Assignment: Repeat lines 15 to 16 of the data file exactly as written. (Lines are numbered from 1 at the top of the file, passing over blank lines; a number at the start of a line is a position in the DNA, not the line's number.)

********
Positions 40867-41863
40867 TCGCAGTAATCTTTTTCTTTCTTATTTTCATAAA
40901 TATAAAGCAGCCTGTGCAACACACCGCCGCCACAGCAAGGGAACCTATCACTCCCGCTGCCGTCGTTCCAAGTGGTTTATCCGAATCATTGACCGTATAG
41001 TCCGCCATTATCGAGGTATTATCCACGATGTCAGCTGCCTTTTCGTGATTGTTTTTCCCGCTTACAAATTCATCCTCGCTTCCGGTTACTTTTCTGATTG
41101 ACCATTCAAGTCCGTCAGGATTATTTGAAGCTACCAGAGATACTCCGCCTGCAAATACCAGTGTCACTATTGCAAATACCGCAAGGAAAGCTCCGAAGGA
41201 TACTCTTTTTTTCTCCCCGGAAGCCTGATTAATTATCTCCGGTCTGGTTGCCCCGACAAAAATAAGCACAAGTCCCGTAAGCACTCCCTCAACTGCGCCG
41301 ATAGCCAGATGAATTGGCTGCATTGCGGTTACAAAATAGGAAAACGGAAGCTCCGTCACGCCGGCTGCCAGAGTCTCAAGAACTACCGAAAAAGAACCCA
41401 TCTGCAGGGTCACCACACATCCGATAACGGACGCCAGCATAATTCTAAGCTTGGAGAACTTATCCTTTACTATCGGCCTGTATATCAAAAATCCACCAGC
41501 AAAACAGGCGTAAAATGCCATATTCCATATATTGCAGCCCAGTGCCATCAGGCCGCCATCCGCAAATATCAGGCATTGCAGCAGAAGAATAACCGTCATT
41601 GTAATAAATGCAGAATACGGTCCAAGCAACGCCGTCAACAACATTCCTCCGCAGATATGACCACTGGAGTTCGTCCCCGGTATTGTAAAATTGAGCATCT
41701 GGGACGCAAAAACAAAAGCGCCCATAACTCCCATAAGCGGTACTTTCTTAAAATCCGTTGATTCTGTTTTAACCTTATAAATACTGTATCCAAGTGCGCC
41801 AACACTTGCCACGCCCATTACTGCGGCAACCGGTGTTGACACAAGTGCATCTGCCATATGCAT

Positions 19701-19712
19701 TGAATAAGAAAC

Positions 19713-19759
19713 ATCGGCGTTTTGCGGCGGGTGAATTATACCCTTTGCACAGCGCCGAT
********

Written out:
Positions 19713-19759
19713 ATCGGCGTTTTGCGGCGGGTGAATTATACCCTTTGCACAGCGCCGAT